I was writing something the other day (I can’t remember what now … I recently dropped two projects that were going nowhere and began a Christmas story) and the topic of perfume came up. Caroline needed a personal perfume, a scent that was hers alone so Darcy could tell just with a sniff and no eyes that it was her approaching. I know that making perfume was something lots of people did in Regency England, so I thought to make it the topic of today’s post.
As usual, I seem to have bitten off more than I can chew, so I’ll share bits and bobs, but not explain anything in detail. I’ll provide links to my sources so you can explore further, if you’ve a mind to do so.
The first website/blog I looked at that had information about how perfumes are made was this blog post by the Pragmatic Costumer. I found it to be very informative, to be honest. She has a chart of scent types and an explanation of how they work. She also describes the two categories that a Georgian/Regency perfume would fall into. One of these is the floral category, the other the musky category.
What I found most interesting of all about this article is that there wasn’t much difference between men’s and women’s perfumes in the 1660’s and 1700’s (the 1700’s being when the Georgian Era began). Guys might use rose water and ladies might use sandalwood or other “male” scents.
This article went on to say that perfume wasn’t one consistency. When I think of perfume, I think of a liquid of some sort, I assume with an alcohol base. However, back in the day, it could be water-based, alcohol-based, wax-based, or oil-based. Each type had a different use back then, as well. She also says there was a lot of variety in perfumes back then, which is similar to what we have in the 21st Century.
This article has a recipe or two in it, and links to other sites, one of which was to a do-it-yourself rosewater page, which … no longer has that content on it. L So, I did a Google search and found this page that describes three ways of making it, and this page that I think is probably easier. My roses are old-fashioned and bloom in June, so I’m going to try to remember to harvest some blooms and make my own next year, if I can be that patient. LOL Otherwise, I’ll have to search for either organic roses or dried organic rose petals and actually pay for them. 😉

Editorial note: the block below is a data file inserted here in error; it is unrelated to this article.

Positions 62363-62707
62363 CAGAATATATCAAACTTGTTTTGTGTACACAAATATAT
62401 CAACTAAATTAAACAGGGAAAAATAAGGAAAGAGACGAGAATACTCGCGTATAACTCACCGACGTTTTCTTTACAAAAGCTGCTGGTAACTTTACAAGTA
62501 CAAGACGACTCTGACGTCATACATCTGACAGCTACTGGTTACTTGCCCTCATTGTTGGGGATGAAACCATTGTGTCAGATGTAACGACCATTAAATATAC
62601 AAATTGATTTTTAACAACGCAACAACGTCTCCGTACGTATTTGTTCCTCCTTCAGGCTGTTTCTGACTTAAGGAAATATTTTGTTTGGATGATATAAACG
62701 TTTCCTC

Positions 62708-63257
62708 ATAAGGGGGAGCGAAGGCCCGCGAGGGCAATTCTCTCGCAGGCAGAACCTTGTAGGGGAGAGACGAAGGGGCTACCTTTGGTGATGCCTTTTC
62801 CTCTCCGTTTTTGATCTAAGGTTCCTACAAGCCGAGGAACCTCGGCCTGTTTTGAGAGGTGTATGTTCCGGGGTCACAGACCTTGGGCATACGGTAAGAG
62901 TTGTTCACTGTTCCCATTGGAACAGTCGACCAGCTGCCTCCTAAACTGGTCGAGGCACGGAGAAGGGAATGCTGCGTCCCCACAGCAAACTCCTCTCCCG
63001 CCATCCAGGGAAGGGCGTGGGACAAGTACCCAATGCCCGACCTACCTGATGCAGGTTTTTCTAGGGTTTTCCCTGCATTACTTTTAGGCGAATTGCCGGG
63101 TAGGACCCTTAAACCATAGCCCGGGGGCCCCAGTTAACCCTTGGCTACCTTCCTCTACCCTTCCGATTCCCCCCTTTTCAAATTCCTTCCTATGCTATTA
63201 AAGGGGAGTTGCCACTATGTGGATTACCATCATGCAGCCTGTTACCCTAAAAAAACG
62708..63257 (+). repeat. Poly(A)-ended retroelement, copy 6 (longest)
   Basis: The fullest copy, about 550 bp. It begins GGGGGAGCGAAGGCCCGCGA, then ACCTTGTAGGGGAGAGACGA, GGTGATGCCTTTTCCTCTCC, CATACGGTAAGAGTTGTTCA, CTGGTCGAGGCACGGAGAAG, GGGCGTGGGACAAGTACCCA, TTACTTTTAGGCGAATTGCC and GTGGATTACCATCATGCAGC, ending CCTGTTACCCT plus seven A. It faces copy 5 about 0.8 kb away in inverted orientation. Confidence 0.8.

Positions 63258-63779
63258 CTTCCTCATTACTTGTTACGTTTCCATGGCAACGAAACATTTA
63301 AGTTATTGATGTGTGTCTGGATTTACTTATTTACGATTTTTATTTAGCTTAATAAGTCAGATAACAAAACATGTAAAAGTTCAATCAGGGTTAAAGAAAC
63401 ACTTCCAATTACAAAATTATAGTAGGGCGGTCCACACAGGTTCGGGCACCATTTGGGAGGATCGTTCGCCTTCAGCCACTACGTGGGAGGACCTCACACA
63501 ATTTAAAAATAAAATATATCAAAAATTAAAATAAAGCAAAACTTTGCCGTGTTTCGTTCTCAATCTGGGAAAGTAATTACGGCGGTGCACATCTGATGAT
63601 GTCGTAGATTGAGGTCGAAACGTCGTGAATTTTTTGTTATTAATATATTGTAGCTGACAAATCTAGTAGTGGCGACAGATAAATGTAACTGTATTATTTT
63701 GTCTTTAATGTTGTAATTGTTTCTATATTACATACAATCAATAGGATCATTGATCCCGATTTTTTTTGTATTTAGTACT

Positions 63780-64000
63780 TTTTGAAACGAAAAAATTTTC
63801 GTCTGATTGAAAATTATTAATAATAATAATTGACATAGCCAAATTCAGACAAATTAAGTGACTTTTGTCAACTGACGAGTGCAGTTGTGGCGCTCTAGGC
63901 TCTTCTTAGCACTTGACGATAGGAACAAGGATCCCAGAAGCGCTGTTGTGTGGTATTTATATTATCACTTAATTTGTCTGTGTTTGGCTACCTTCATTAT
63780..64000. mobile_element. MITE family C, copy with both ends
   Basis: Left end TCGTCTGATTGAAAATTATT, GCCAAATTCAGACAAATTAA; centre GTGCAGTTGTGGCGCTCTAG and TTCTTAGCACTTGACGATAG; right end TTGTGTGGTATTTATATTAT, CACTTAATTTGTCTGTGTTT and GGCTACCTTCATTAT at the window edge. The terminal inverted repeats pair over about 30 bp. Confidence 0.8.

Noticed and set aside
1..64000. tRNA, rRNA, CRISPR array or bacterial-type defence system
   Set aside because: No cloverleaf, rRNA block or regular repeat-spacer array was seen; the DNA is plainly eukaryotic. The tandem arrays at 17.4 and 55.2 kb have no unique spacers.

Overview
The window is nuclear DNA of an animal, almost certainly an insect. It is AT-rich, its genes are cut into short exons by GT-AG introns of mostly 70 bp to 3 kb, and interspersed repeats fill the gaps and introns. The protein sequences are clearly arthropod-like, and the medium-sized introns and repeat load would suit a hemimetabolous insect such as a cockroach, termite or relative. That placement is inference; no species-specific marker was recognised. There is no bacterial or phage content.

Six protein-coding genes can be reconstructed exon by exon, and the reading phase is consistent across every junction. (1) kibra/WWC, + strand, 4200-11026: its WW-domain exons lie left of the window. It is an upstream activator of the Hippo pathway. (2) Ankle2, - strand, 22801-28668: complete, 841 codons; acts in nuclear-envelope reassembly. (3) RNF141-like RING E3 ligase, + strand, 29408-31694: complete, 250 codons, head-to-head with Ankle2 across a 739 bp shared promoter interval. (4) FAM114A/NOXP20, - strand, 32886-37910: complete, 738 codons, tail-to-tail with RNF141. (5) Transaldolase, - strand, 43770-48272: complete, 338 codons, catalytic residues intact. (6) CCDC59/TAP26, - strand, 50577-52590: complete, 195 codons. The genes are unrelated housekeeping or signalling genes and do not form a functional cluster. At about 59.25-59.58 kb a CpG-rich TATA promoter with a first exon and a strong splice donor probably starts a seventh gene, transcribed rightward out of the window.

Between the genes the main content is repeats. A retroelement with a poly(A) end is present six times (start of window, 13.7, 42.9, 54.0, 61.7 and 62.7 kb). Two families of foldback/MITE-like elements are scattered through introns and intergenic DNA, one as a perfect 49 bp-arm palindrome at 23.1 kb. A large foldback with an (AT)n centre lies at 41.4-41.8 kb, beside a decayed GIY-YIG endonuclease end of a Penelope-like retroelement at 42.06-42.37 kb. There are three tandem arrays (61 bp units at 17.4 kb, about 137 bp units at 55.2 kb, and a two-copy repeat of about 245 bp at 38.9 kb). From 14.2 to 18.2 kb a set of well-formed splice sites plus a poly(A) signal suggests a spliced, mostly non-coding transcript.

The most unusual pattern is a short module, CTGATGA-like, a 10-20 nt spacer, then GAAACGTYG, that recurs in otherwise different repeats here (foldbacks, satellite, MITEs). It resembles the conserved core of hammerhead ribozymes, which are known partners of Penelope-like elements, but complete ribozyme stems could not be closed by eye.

Nowadays, perfume comes in a range of prices, from cheap to “you need a sugar daddy for that.” The packaging tends to reflect the price, but even then, it’s usually just kept in a glass bottle.
Back in the Georgian and Regency periods, perfume was kept in flasks. The more financially well-off you were, the fancier the flask, I’m sure. In the 1600’s, it was a tradition for a newly-wedded husband to gift his wife with a vanity set … a brush and mirror … and some perfume flasks.
Another blog post I read, this one written by an author who did her own research by visiting two shops in London that have been around since the Regency, excited me, mainly because she did go do her own research. Both shops sold perfumes and colognes, and she got to smell some that were around in that time period. One of the stores was famous for Lavender Water, English Flower perfumes, and Classic Colognes. She goes on to tell us that classic colognes were fresh fragrances, traditional colognes were “warmer” and had orange scents in them, and freshening colognes contained lemon. I never knew there were cologne classifications. LOL
In 2013, a cache of jewelry from the 1600’s was found in Cheapside under a street. One of the 500 items discovered in the chest of jewels was a gold, diamond, opal, and enamel perfume bottle. This article from The Jewellery Editor website describes a perfume inspired by it that was to be created in 2013. The list of ingredients that were combined to make the perfume is impressive, and all were popular in the 1600’s. Lavender, rose, frankincense, sage, cedarwood, geranium, and beeswax are just a few of them.
One thing I’ve noticed as I’ve read through these articles is that some people are just perfume lovers and they talk very emotionally about different scents and how one perfume will smell differently on one person than it will on another. I can understand their passion, as I am the same about stock car racing. It makes me giggle, though, to read their words about “notes” and reactions and body chemistry. I confess I stopped using perfume long ago, in part because it all kind of smelled the same to me. LOL 😉
Are you a perfume connoisseur, or are you like me, just not that into it? Do you have a favorite?